1. not the first value, but the box which is at the same row with the box u put ur formula. if no value in the same row, u get a not valid number!

  3. Hi, Thanks for this very useful post. However, I think that the downside deviation is not calculated correctly. To cut the long story short, when you use the array formula in Excel, the value for N will be the number of values that meet your acceptable minimum return, rather than all values, which is the correct way to do it as far as I know. For instance, if you have 5 returns and 3 meet you requirements, then the array formula will use 3 in the denominator, rather than 5 (or 5-1, for sample data).

    1. I’ve seen both methods used to calculate the downside deviation. There is no strictly correct mathematical defined method. Just use a consistent method..

  4. What about the fact that the formula that you provide subtracts average from every data point that qualifies for your sample. This means that you are not calculating semi-standard deviation below the target (B4) in your example.

    Here is an example:

    Dataset: 1; -3; -5; 2; 5; 8; -1
    Target (MAR): 0

    Excel standard deviation of points -3, – 5 and -1 returns 2. This is what your array formula does. Now, to arrive at 2, Excel subtracts the AVERAGE from each of the 3 data points. This means that you are not calculating the semi-standard deviation for the target of 0, but for the target of -3.

    The correct answer as to what is the semi-standard deviation below the target of 0 is not 2, as with your formula, but 4.1833. The fact that the semi-standard deviation below the target of 0 is more than 2 is easily visible from the dataset alone.

    1. Artur-
      you are correct. If you want to calculate downside deviation in a single cell as an array, the formula should be:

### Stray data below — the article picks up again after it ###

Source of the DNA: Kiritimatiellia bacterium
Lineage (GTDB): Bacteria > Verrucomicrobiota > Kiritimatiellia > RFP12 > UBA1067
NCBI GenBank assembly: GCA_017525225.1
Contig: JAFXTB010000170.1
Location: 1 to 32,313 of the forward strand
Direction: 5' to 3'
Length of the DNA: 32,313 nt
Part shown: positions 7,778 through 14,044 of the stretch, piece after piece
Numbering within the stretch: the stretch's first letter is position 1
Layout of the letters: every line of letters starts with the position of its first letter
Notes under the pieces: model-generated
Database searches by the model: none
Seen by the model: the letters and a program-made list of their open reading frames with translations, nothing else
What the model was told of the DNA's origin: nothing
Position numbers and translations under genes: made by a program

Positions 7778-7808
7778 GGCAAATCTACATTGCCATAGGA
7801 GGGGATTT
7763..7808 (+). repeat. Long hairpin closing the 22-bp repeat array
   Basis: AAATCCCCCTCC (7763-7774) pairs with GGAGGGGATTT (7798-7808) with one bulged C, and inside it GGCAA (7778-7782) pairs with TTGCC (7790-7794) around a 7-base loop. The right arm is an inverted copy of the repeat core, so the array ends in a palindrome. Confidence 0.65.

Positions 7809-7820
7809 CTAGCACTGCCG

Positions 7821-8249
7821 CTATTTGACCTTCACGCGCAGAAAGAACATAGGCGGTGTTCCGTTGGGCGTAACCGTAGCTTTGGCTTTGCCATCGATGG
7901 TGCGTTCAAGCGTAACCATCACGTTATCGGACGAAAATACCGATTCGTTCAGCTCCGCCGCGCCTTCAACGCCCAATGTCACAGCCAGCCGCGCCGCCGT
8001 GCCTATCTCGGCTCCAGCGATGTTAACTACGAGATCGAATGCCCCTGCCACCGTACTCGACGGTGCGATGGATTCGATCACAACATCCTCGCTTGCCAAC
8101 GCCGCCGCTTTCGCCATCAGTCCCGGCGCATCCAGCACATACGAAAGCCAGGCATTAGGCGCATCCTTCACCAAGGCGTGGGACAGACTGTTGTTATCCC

where your Min Acceptable Return (MAR) is in B1

      This subtracts the correct MAR from each observation and divides by the count of all observations.

  5. hey guys!
    can i also use a range of the minimum acceptable reuturns instead of just one generic figure?
    let’s say i have daily data on a risk-free asset which i want to use as my minimum accpetable reuturn.
    in other words:
    could i just simply make this:
    into this
    assuming column C is the range of returns of my portfolio
    & column B is the range of returns of my minimum acceptable returns?

    please help!!! (writing my dissertation right now on this…)

  6. 1) I am pretty sure that the label for continuous and discrete downside risk are backwards- you can take sums of discrete things and integrals of continuous things, but the item marked “Continuous Downside Deviation” has a sum while the item marked “Discrete Downside Deviation” has an integral.

    2) The formula with the summation (marked “Continuous Downside Deviation” , even though it is probably supposed to be marked “Discrete”) should have the MIN(R-MAR,0) term squared, (so it should have (R-MAR)^2).
    Otherwise it doesn’t make sense to take the square root. Either the measure is supposed to be looking at absolute average downside deviation, and therefore should not muck around with with squares and squareroots at all, or it is supposed to be an downside analogue of standard deviation, in which case each term should be squared and the summation of the squared terms should be square rooted. Given that there are square and square roots in the other formula I am thinking it is the latter.